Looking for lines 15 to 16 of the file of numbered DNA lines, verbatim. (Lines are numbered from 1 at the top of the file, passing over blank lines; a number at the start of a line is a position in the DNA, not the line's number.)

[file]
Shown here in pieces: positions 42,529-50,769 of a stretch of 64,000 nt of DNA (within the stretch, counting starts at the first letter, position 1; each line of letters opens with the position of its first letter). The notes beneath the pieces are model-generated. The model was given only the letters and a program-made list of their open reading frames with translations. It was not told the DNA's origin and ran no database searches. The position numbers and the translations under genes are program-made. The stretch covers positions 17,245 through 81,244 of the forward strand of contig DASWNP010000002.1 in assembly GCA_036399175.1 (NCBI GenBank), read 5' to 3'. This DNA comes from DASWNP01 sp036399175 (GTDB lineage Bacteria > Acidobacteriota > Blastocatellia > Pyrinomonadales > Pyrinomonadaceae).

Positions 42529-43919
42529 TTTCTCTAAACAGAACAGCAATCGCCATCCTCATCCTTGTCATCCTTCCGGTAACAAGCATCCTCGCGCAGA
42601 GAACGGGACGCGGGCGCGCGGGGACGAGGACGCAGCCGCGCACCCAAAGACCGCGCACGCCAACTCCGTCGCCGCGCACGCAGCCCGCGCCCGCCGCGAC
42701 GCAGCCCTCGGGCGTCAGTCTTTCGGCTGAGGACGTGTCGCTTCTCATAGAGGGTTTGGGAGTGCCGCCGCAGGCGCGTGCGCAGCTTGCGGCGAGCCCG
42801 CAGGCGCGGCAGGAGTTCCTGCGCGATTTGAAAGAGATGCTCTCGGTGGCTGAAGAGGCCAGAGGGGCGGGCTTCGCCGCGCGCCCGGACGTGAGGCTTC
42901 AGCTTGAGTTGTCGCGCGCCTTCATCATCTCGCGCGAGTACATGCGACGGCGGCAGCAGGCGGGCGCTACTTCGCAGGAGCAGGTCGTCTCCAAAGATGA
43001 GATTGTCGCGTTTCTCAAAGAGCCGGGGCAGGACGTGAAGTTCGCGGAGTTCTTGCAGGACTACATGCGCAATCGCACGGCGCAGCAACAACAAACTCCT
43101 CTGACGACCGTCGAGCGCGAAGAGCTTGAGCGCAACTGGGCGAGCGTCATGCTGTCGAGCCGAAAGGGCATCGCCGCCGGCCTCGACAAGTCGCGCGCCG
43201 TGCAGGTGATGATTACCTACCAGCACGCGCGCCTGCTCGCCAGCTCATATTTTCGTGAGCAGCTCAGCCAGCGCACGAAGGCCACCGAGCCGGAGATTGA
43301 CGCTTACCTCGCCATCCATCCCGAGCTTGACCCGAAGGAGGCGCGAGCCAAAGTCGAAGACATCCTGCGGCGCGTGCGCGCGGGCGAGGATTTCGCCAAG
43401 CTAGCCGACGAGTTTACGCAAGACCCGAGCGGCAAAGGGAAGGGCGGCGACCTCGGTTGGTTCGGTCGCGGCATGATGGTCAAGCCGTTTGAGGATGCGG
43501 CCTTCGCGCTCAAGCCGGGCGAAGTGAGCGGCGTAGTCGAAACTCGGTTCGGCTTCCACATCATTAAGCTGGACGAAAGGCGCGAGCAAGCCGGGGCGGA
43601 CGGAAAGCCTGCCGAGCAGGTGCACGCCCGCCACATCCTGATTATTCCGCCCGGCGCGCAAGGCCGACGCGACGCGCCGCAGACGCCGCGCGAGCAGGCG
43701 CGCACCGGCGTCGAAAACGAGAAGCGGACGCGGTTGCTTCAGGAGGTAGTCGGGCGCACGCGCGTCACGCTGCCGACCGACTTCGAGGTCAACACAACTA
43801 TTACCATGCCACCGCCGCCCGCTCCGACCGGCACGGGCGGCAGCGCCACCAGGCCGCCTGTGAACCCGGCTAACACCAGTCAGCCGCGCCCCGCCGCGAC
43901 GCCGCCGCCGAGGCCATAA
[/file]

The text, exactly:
43701 CGCACCGGCGTCGAAAACGAGAAGCGGACGCGGTTGCTTCAGGAGGTAGTCGGGCGCACGCGCGTCACGCTGCCGACCGACTTCGAGGTCAACACAACTA
43801 TTACCATGCCACCGCCGCCCGCTCCGACCGGCACGGGCGGCAGCGCCACCAGGCCGCCTGTGAACCCGGCTAACACCAGTCAGCCGCGCCCCGCCGCGAC